Arguing that a Sept. 30 trial is no longer needed, the State Bar of Texas has asked a judge to summarily rule that former Williamson County District Attorney Ken Anderson engaged in professional misconduct by hiding evidence in Michael Morton’s 1987 murder trial.
Such a ruling would allow the State Bar, which oversees lawyer discipline, to proceed directly to a state district court hearing on sanctions against Anderson, who could be disbarred, temporarily lose his law license or receive a public reprimand for his handling of Morton’s prosecution.
A lawyer for Anderson, now a state district judge in Georgetown, said he will oppose the bar’s motion and plans to file a competing motion seeking to dismiss the State Bar’s lawsuit.
The civil lawsuit is separate from criminal charges that are also pending against Anderson, but both cases rely on the same accusations — that Anderson hid evidence that could have raised questions about Morton’s guilt, then lied when he assured Morton’s trial judge that he had no favorable evidence to turn over to defense lawyers, as required by law.
Morton served almost 25 years in prison for the murder of his wife, Christine, before he was exonerated in 2011.
In its motion for summary judgment, the State Bar’s Commission for Lawyer Discipline argued that a trial wasn’t necessary because its allegation — that Anderson violated his duties as a lawyer — had already been proved in a court of inquiry that examined Anderson’s handling of Morton’s prosecution.
District Judge Louis Sturns concluded the court of inquiry in April, finding that Anderson subverted justice by intentionally hiding two pieces of evidence:
• The transcript of a police interview revealing that the Mortons’ 3-year-old son, Eric, witnessed the murder and said Michael Morton wasn’t home at the time.
• A police report about a suspicious man who had parked a green van near the Morton home and, on several occasions, walked into the wooded area behind the house.
Sturns ordered Anderson’s arrest and charged him with two crimes: tampering with physical evidence by concealing documents to impair their availability as evidence, and tampering with a government record by concealing official reports. Sturns also ordered Anderson to answer a contempt of court charge.
The criminal case against Anderson is still in the early stages, and Anderson’s legal team has filed an appeal arguing that the charges are improper because the statute of limitations had passed two decades ago.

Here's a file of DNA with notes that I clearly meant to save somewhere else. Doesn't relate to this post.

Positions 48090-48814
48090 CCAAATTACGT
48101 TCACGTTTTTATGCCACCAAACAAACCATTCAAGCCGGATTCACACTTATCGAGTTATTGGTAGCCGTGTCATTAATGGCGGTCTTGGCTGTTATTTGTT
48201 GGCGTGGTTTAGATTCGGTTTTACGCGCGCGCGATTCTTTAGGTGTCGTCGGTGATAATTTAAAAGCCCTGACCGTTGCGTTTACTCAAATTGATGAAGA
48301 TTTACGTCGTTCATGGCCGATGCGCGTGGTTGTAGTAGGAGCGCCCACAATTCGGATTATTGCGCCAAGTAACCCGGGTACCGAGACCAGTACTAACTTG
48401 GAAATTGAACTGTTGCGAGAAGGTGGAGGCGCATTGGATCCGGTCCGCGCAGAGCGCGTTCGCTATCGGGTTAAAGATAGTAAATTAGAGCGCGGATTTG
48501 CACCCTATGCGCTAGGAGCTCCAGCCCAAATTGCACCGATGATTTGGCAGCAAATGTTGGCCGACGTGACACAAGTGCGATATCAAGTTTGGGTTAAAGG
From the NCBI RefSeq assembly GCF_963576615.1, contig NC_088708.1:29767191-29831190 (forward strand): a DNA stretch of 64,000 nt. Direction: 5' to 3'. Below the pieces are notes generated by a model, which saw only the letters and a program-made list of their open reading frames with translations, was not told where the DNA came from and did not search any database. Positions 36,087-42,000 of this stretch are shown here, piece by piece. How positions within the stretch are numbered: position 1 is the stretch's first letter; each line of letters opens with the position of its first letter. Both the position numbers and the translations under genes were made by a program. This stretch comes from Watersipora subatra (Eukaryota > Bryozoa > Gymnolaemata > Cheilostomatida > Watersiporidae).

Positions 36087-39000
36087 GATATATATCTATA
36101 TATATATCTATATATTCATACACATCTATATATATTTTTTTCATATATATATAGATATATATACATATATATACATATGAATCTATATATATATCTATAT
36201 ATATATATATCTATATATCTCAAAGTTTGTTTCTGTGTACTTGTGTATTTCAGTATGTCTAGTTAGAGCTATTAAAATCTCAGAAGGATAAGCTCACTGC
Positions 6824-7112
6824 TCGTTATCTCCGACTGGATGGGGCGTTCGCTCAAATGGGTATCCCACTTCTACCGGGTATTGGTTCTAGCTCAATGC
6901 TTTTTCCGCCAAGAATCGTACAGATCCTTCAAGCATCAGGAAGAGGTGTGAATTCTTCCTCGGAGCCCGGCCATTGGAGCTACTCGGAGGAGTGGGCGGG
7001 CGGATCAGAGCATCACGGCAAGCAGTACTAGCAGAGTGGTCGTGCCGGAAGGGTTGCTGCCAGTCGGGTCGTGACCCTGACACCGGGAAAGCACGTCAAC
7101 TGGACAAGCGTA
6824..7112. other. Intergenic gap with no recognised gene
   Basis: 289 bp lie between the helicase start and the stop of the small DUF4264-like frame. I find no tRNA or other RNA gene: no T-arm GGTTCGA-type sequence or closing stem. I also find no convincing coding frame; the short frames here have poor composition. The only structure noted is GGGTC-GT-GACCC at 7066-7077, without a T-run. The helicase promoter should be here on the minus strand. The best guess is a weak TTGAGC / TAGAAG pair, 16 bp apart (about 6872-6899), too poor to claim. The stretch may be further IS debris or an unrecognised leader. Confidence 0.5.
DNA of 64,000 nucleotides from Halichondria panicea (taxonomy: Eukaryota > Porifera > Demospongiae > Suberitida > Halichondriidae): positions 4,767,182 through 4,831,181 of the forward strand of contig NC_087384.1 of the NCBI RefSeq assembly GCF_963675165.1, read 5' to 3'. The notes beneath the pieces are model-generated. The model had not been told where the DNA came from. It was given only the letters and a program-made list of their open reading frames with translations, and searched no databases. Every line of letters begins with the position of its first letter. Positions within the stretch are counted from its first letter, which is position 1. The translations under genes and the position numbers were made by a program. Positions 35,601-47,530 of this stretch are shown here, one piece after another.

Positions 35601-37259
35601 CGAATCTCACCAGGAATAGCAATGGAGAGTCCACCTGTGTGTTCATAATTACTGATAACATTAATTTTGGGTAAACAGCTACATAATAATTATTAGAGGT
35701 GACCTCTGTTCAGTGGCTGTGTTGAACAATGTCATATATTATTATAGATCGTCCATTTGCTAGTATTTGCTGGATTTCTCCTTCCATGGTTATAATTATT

Anderson’s lawyers believe the State Bar’s lawsuit also is barred by the statute of limitations and plan to file a competing motion for summary judgment asking that the lawsuit be dismissed, lawyer Eric Nichols said.
In its motion, the State Bar argued that Anderson mounted a vigorous defense during a weeklong court of inquiry hearing in February and isn’t entitled to retry the facts after losing that case. The law “prevents relitigation of particular issues that were litigated and decided in a previous lawsuit,” argues the motion from Linda Acevedo, the commission’s chief disciplinary counsel.
Nichols disagreed, saying the court of inquiry didn’t result in a final decision or judgment against Anderson, who insisted he did nothing wrong, and operated under looser rules of evidence, providing a questionable result.
The bar’s motion also argued that testimony during the court of inquiry “conclusively demonstrated” that Anderson knew about the transcript and green van report before Morton’s trial, acknowledged their importance to the defense, yet told the trial judge he possessed no evidence favorable to Morton.
As a result, the motion said, Anderson violated three rules of professional conduct by:
• Failing to disclose favorable evidence to defense lawyers.
• Making a false statement of law or fact when representing a client.
• Acting in ways that impeded justice.
District Judge Kelly Moore of Brownfield, about 40 miles southwest of Lubbock, was appointed to handle both the civil and criminal cases against Anderson. Moore has yet to act on the bar’s motion.